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Odontogenic infections are frequently evaluated in the Emergency Department. The vast majority of odontogenic infections require minimal intervention. The spread of such infections from the mandibular premolars and first molar can lead to the development of a sublingual abscess.


The topographical anatomy of the anterior oral cavity is rather simple (Figure 152-1). The sublingual space is located between the oral mucosa and the mylohyoid muscle (Figure 152-2). The posterior boundary of this space is open, allowing communication with the submandibular space. It is important to remember that the posterolateral regions on each side of the floor of the mouth contain the lingual artery, vein, and nerve. These areas must be avoided when draining a sublingual abscess.

Figure 152-1
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Topographical anatomy of the anterior oral cavity.

Figure 152-2
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Anatomy of the sublingual space and the surrounding structures. A. Midsagittal view. B. Anterior view of a coronal section between the first and second molar. C. The medial surface of the mandible.


Patients will usually complain of swelling of floor of the mouth. There may be significant tongue elevation in cases of bilateral involvement. The accumulation of purulence in this area of the mouth is typically a result of the spread of an infection from the mandibular premolars and the first molar (Figure 152-3). The most common organisms involved are Streptococcus, Peptostreptococcus, Eubacterium, Porphyromonas, Prevotella, and Fusobacterium. Antibiotics typically used post-procedurally include penicillin, clindamycin, or metronidazole.1

Figure 152-3
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A sublingual space, between the oral mucosa and the mylohyoid muscle, abscess originating from a mandibular tooth.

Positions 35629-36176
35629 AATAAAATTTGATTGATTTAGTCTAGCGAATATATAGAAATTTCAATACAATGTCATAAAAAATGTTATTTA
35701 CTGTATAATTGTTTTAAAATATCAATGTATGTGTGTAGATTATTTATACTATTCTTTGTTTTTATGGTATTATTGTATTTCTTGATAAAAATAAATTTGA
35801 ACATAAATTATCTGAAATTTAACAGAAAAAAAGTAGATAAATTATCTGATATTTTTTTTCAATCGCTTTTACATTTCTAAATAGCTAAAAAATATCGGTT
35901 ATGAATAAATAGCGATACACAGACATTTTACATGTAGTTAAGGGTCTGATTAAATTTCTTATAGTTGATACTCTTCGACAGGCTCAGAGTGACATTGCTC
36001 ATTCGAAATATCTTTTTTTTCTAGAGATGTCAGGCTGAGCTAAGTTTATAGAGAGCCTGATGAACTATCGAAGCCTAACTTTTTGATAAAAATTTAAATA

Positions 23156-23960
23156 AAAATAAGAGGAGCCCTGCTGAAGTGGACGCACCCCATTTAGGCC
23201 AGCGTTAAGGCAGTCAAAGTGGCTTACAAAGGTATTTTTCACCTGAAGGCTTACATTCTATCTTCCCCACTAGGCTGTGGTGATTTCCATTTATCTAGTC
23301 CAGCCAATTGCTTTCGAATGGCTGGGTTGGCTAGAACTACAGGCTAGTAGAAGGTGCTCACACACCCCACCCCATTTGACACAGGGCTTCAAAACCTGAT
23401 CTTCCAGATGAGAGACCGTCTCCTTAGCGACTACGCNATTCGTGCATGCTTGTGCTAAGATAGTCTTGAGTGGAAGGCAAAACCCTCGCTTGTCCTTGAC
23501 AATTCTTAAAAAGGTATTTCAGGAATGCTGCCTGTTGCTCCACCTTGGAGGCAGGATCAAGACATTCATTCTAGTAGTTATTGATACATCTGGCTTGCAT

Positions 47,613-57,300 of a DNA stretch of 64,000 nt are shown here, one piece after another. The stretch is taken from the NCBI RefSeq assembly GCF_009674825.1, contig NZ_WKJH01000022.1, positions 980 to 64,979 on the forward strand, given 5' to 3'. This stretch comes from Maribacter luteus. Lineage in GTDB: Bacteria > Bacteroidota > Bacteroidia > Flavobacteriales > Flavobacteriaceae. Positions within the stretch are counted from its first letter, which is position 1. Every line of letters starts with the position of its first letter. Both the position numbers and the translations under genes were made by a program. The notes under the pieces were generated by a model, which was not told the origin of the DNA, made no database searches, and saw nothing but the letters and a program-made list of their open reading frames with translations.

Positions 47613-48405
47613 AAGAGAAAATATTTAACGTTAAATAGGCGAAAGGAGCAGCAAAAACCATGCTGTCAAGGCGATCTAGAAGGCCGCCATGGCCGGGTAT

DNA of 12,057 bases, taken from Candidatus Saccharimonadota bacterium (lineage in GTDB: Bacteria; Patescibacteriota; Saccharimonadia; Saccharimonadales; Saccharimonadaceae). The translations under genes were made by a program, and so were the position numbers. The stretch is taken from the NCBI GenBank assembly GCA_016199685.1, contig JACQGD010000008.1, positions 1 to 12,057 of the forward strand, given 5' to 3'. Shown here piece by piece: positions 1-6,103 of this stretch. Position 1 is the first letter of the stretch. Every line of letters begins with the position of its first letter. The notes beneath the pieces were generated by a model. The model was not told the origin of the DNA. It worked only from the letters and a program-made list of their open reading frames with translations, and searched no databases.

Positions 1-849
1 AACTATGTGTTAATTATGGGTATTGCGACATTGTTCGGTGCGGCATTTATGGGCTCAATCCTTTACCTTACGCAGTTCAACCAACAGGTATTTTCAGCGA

All patients presenting with a sublingual abscess require intraoral incision and drainage.


There are no absolute contraindications to draining a sublingual abscess. Patients with severe trismus limiting visibility and access may require intravenous analgesics and muscle relaxants, procedural sedation, or intraoperative drainage.2 Consult an Otolaryngologist for all patients who are coagulopathic, taking oral anticoagulants, or with a known bleeding disorder. These patients are at risk for bleeding and associated complications. Admit children to the hospital for intravenous antibiotics, incision and drainage under general anesthesia, and observation.


  • Gauze 4×4 squares
  • Suction source
  • Yankauer or Frazier suction catheter
  • #11 scalpel blade on a handle
  • Mosquito hemostat
  • Sterile Penrose drain
  • Ribbon gauze
  • Headlight or overhead spotlight
  • Culturette or culture bottles
  • 4–0 silk suture
  • Suture scissors
  • Oral rinse solution, hydrogen peroxide or Peridex
  • Topical anesthetic spray (lidocaine, tetracaine, or benzocaine)
  • Local anesthetic solution containing epinephrine
  • 5 mL syringe
  • 25 ...

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